Meet Mario Rodriguez, INL Bus Driver
As it does for many INL employees, Mario Rodriguez’s day starts early – in his case usually at 3:30 a.m. An INL bus driver for nearly 10 years, Mondays through Thursdays Rodriguez arrives at the Pocatello bus lot around 4:10 a.m. so he can go through his pretrip, get the bus warmed up for passengers and start picking up passengers around 5 a.m.
It’s early but rewarding. “One of my favorite things about the job are the people I get to meet. I talk with passengers and see how their days are going, talk to them about what they’re working on. The easy part is driving, the fun part is talking with the people,” he said.
After dropping off passengers at the INL Site, he heads back to Pocatello, where he has a three-hour break (what’s called a split shift), then returns to work and finishes his day around 6:40 p.m.
Although it seems grueling, to Rodriguez, that schedule has allowed him to spend more time with his family. “In my previous job, I worked as a professional truck driver on several routes that required me to go all over the West. I had to spend lots of time on the road and really missed my family,” he said. Now he has a set schedule and every Friday off.
He remembers when he first began at INL after working in the professional trucking industry for most of his career. “It was nerve-wracking at first. There was lots of training and INL has more strict requirements than I’d had in previous jobs. Plus, we needed to memorize all the routes.” It took some time to learn, but like with most things, once you get through the learning curve it gets easier.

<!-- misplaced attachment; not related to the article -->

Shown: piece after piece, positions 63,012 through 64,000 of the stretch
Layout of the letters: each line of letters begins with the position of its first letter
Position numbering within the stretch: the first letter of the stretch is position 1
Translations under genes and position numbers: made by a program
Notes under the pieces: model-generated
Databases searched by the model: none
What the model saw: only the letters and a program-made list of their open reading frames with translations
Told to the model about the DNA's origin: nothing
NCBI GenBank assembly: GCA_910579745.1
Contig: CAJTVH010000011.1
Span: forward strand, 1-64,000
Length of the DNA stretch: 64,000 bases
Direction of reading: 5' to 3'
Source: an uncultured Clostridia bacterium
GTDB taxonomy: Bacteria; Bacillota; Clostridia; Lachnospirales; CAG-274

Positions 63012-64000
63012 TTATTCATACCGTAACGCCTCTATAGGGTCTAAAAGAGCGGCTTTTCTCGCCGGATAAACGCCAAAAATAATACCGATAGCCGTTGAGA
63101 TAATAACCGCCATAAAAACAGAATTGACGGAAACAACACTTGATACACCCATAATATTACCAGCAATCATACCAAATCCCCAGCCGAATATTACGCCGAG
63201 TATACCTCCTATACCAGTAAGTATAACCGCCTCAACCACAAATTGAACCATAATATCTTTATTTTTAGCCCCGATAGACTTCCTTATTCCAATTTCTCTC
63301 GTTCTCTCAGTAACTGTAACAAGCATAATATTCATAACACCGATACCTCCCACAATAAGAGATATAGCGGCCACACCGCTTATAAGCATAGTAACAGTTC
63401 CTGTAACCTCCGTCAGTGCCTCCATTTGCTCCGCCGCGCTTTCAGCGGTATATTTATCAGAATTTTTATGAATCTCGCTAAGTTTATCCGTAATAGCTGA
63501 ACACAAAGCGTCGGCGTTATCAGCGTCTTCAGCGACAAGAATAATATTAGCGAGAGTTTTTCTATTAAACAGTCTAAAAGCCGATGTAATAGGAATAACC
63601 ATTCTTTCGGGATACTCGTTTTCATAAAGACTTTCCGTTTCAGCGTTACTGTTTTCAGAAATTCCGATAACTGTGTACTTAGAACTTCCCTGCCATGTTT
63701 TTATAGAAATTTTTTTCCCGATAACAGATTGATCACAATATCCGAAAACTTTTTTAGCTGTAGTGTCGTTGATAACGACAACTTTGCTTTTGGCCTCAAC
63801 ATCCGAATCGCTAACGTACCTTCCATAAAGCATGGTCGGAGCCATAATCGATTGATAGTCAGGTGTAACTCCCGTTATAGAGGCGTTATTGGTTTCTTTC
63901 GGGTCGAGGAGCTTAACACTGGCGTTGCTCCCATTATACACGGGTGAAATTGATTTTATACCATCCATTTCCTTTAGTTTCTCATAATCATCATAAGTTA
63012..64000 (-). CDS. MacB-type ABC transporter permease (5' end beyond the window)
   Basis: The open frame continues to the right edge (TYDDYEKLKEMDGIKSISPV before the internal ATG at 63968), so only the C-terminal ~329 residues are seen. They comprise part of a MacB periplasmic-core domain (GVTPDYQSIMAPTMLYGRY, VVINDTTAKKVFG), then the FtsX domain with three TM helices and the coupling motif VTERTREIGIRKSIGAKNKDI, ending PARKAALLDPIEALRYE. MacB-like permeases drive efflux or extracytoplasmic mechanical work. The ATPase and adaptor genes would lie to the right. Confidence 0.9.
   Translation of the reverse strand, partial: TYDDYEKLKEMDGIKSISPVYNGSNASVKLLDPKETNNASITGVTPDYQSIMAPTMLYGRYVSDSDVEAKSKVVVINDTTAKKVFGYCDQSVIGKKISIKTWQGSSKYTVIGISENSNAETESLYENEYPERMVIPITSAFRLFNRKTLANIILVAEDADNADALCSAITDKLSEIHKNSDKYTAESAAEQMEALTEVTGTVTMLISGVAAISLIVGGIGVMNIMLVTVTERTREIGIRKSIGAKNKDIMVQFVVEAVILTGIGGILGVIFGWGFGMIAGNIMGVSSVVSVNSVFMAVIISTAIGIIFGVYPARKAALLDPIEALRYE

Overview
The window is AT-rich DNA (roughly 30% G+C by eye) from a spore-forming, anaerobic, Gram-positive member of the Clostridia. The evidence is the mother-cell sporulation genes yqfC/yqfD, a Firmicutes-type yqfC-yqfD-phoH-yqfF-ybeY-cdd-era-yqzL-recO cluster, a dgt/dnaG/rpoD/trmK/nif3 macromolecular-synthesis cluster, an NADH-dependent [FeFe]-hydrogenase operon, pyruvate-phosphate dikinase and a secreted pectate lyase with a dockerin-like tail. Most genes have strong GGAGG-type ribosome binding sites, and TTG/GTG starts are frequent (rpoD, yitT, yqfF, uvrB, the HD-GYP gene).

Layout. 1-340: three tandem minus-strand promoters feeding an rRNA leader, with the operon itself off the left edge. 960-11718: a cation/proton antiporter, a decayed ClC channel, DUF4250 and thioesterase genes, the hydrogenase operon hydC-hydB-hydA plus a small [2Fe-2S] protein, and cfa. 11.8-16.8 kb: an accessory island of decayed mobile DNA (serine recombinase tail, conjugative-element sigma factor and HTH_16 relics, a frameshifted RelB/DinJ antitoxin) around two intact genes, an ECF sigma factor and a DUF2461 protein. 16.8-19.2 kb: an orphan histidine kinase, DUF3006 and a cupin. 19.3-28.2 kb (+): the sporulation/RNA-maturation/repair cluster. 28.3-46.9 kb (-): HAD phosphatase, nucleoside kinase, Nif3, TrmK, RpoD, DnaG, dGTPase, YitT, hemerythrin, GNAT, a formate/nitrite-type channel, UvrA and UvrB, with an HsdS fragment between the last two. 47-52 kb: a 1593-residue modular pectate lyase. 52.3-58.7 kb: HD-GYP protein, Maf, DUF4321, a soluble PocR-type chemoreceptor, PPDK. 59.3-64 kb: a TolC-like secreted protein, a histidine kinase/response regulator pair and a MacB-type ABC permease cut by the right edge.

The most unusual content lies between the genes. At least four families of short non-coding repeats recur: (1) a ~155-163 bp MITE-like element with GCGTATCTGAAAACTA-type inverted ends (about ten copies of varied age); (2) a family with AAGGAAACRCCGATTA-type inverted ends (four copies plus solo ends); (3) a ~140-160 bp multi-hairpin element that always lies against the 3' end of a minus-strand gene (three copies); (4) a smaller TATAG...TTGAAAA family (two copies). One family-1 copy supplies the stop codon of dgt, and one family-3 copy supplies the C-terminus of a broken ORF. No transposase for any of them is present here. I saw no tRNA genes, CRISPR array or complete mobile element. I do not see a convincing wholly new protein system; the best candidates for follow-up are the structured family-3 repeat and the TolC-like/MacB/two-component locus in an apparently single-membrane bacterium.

Rodriguez said it helped that right from the start everyone at INL was welcoming. “Everyone I met was helpful,” he said. “If I had any questions – not only about driving routes but anything – everyone was always willing to give a hand.”
One thing he particularly likes about his schedule is it gives him time to spend on his hobby – flipping houses. “I now have time to fix up houses in my spare time,” he said. He’s finishing up his current house and also building a new house.
Although many people assume he’s Hispanic because of his last name (he also has Mexican heritage), Rodriguez is a quarter Oneida – a tribe located in Wisconsin near the Green Bay area.
“People are always interested to hear about my Native American culture,” he said. “My grandma came from the Oneida Reservation. She was very adamant that her grandchildren learned their heritage.”
As part of that cultural education, Rodriguez attended many pow wows growing up. Even though his tribe was in Wisconsin, his family would go to pow wows in Idaho and Utah to get familiar with Native American culture in general. At powwows, many tribes come together and share artifacts, beadwork, native dance, and competitions. One of the things the Oneida tribe is known for is its needlework, and Rodriguez’s mom did lots of needlework while he was growing up.
Although he hasn’t been to a powwow in a few years, his native culture still has a significant impact on him today. “Everything that was taught to me about my native background has been beneficial to me in my life.”
As he’s gotten older, Rodriguez has started to realize that ultimately everything works out and has a benefit. “Don’t take life too seriously – just take it as it comes. What you plan for might not work out, but everything happens for a reason.”
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Posted Nov. 25, 2019